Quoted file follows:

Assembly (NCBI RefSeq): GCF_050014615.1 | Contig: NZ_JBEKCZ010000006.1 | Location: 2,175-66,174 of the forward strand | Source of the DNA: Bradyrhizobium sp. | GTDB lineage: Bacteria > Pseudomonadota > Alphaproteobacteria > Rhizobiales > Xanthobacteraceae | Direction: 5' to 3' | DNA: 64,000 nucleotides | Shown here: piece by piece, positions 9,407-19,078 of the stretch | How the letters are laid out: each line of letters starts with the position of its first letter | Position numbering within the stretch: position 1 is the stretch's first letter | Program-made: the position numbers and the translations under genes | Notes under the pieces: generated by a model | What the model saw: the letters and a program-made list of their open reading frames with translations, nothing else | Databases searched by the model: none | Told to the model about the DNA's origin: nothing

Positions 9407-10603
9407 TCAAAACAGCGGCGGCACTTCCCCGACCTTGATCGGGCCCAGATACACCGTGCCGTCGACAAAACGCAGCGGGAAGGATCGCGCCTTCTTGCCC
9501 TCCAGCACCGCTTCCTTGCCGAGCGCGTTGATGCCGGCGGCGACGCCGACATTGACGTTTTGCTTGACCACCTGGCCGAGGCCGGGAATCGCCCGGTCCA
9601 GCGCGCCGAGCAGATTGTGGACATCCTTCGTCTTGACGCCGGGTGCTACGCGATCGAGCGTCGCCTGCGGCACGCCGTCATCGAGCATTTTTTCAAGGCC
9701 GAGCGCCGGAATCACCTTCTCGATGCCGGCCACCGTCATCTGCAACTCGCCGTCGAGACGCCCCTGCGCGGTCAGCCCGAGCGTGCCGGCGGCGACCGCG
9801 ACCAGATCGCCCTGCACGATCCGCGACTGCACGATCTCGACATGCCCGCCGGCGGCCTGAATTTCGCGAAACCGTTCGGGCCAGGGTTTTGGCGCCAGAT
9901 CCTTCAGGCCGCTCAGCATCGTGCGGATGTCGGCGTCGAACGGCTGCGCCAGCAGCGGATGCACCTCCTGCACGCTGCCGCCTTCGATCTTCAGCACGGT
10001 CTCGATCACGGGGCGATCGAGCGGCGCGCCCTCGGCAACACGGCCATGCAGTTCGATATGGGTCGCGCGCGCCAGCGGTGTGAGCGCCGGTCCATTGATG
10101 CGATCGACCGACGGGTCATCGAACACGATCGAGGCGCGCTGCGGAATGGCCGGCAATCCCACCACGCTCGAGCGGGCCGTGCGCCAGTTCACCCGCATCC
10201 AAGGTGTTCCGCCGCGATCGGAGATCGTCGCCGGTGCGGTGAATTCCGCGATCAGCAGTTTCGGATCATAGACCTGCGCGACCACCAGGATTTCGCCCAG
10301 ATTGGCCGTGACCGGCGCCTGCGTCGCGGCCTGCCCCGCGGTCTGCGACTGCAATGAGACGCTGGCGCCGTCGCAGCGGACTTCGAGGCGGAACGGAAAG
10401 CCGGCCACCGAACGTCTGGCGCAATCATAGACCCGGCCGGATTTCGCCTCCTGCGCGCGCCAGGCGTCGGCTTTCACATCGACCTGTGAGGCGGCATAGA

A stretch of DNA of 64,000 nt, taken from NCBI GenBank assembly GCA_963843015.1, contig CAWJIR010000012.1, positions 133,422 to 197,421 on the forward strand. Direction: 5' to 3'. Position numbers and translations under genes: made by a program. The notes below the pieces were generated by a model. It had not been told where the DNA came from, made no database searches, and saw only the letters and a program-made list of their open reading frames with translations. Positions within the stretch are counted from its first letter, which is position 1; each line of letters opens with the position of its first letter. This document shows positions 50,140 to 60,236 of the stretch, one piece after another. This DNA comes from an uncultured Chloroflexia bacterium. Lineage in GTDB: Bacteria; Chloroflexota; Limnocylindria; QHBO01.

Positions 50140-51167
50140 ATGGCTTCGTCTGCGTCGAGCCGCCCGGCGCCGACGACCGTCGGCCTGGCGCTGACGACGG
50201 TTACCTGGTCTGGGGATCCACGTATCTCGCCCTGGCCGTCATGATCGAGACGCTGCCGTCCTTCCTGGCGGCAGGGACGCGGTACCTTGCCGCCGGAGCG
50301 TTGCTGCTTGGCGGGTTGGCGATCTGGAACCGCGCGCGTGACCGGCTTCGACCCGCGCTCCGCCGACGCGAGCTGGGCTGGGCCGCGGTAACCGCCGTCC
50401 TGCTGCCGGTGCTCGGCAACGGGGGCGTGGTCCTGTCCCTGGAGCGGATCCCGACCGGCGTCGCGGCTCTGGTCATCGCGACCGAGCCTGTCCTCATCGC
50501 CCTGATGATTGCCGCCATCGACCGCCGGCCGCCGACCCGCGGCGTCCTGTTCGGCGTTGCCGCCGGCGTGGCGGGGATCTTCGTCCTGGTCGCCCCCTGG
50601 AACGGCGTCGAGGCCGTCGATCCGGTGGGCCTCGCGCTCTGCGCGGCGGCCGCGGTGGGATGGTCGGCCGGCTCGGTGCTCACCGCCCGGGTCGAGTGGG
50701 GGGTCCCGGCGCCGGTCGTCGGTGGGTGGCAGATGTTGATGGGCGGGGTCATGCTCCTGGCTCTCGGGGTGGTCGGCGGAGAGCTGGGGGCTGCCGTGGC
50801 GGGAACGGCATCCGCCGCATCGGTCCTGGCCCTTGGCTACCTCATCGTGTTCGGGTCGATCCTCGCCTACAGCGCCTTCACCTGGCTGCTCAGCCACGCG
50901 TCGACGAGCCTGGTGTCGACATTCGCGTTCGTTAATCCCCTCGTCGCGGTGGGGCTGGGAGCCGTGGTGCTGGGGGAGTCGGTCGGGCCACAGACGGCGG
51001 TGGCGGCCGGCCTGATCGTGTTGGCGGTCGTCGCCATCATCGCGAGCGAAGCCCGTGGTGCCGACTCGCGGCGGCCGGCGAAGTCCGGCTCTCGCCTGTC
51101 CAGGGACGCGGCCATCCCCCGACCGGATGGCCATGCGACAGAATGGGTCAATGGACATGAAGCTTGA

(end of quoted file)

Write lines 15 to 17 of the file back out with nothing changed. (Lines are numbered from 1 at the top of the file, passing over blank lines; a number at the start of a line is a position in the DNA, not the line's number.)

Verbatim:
Positions 50140-51167
50140 ATGGCTTCGTCTGCGTCGAGCCGCCCGGCGCCGACGACCGTCGGCCTGGCGCTGACGACGG
50201 TTACCTGGTCTGGGGATCCACGTATCTCGCCCTGGCCGTCATGATCGAGACGCTGCCGTCCTTCCTGGCGGCAGGGACGCGGTACCTTGCCGCCGGAGCG